NBA Player Kyrie Irving Announces He Will Star in and Executive Produce Haunted Hotel Movie
The Boston Celtics player will help create the film about a haunted hotel in Oklahoma, familiar to many NBA stars
Kyrie Irving is headed back to the big screen!
The 26-year-old Boston Celtics player, who recently starred in the basketball comedy Uncle Drew, announced on Monday that he would be starring in an upcoming, untitled horror film about a haunted Oklahoma hotel, Variety reported.
Unlike his previous film, however, Irving will be executive producing the movie — a first for his career.
Teaming up with Imagine Entertainment’s chairmen Brian Grazer and Bobby Cohen, Irving will help tell the folklore-inspired story of the legendary Skirvin Hotel in Oklahoma City.
Amongst NBA players, the hotel has a reputation of being haunted, which was optioned by the production company from an upcoming Players’ Tribune article.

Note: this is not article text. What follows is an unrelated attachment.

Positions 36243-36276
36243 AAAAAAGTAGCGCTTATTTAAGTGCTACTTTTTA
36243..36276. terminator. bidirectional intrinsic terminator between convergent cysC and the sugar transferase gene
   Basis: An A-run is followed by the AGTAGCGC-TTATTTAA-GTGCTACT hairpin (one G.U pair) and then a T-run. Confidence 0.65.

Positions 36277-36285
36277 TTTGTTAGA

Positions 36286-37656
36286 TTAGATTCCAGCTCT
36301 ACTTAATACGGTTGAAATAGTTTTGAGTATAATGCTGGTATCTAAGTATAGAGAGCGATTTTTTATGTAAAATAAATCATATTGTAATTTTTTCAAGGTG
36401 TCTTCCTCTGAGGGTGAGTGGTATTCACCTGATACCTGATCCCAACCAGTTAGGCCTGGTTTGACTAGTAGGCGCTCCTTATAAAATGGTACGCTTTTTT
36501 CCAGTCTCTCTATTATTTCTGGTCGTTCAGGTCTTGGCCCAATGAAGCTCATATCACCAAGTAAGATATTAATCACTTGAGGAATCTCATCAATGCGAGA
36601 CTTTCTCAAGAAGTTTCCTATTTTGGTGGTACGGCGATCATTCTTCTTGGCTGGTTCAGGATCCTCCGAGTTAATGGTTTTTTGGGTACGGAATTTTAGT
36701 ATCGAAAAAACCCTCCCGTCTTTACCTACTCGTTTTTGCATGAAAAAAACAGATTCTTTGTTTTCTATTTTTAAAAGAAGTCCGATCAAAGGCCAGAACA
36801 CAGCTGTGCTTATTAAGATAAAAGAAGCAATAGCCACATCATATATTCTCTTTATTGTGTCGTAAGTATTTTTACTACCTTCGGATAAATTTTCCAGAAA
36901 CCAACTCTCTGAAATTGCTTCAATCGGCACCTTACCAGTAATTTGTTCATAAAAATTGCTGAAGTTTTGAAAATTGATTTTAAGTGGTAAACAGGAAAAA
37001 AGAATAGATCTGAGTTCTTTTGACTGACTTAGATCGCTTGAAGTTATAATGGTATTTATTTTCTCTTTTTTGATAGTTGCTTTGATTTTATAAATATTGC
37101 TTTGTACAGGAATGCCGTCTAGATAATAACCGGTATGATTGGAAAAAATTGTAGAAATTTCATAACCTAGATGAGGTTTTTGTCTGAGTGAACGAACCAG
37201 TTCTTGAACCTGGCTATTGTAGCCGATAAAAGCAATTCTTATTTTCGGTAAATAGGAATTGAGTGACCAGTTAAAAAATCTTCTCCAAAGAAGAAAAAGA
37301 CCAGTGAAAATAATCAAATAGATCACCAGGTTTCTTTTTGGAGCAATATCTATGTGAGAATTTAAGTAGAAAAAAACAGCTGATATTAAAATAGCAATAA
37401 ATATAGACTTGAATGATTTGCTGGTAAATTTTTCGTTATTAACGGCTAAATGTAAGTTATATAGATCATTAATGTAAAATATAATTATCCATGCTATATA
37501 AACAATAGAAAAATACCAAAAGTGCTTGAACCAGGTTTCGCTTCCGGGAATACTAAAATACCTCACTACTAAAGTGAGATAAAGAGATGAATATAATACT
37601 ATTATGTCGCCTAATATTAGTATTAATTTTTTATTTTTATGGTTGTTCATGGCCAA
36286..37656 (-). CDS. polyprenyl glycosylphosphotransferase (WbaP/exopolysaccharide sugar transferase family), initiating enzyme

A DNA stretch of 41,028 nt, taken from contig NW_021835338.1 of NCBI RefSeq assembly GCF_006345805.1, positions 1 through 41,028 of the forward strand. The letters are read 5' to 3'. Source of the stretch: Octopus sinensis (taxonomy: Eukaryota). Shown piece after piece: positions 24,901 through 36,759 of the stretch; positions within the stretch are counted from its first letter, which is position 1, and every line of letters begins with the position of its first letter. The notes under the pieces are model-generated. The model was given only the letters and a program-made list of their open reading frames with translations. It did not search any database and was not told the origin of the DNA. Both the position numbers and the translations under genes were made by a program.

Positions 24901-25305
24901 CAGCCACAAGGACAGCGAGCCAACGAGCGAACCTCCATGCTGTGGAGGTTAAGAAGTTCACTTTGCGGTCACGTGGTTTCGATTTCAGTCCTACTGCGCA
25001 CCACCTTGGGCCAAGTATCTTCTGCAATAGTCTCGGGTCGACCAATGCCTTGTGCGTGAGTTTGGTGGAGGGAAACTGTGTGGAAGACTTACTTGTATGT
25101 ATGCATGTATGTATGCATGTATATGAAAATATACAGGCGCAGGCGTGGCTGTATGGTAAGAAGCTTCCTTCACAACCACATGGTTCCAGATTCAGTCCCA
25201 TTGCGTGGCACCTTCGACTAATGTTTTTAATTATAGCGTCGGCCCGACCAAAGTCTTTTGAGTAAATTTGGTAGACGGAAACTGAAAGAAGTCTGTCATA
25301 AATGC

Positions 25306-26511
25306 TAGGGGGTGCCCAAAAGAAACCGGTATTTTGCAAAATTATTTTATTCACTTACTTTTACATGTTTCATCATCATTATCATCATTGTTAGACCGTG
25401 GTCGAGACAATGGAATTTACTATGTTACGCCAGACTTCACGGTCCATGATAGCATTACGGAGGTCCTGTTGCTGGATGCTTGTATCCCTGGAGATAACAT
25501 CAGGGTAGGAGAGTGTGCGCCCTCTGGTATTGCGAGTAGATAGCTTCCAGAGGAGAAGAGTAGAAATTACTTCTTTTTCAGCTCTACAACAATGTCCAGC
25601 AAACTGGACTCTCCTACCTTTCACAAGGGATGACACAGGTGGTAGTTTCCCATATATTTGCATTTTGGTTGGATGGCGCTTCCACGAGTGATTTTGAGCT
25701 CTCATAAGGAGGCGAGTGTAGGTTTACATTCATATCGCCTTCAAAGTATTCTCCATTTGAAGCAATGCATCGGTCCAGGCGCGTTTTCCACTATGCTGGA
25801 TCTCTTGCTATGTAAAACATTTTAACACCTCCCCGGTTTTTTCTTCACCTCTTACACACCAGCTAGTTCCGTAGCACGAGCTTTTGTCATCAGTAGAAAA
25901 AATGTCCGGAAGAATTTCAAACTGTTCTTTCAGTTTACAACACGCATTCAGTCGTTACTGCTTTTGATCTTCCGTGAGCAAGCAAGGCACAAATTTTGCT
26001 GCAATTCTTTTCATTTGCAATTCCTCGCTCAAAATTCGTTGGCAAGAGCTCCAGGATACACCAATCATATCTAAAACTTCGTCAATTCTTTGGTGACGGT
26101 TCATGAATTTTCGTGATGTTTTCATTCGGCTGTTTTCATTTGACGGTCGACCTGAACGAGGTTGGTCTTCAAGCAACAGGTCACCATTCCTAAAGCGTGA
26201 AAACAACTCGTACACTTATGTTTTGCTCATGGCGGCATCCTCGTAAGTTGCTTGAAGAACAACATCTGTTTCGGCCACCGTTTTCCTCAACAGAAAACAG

Despite opening in 1911 and welcoming dozens of traveling NBA teams since, many players have refused to stay there because of the extensive haunted history shared by fellow athletes, Variety said.
“Having had my own interesting experiences at the Skirvin Hotel, I connected with this idea immediately,” Irving told Variety. “To work with Brian Grazer is a dream come true, and I’m excited to bring this project to life with the Imagine Entertainment team.”
The hauntings reportedly began in the 1930s after the owner of the hotel had an affair with a chambermaid, who eventually died, according to the outlet.
This will be the second film that Irving has starred in. In 2018, he played the role of Uncle Drew in the self-titled comedy, which also featured former NBA/WNBA players Shaquille O’Neal, Chris Webber, Reggie Miller, and Lisa Leslie, as well as current professional player Nate Robinson.
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At the movie’s New York premiere in June, Irving told The Hollywood Reporter that his first time in front of cameras was a “learning experience,” but he looked forward to future opportunities behind the lens to “socially empower the people around me.”
“It was a learning experience: How to walk on a set, remember your lines, prepare every single day, how to deliver a scene, a lot of newness,” Irving said to the outlet. “I took it head-on and enjoyed it 100 percent.”